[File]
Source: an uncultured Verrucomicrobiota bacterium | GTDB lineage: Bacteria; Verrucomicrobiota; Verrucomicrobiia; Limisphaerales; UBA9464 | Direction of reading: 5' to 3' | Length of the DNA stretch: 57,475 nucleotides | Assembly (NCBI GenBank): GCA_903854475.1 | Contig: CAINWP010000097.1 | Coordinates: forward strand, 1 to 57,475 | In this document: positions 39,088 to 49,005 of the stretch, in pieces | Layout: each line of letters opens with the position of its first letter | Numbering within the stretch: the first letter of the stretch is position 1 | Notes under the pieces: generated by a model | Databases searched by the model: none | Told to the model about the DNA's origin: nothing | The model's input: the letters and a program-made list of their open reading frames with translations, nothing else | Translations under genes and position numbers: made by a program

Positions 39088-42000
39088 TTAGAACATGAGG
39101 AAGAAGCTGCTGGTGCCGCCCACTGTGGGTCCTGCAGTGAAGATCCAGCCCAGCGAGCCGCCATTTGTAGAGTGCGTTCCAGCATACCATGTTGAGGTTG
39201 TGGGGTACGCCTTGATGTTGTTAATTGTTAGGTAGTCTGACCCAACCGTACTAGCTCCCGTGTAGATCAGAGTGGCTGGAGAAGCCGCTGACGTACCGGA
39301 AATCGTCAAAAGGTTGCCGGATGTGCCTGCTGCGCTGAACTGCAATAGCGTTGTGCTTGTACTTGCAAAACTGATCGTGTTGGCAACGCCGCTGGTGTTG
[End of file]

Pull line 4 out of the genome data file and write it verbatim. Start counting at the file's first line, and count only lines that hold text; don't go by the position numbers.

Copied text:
39101 AAGAAGCTGCTGGTGCCGCCCACTGTGGGTCCTGCAGTGAAGATCCAGCCCAGCGAGCCGCCATTTGTAGAGTGCGTTCCAGCATACCATGTTGAGGTTG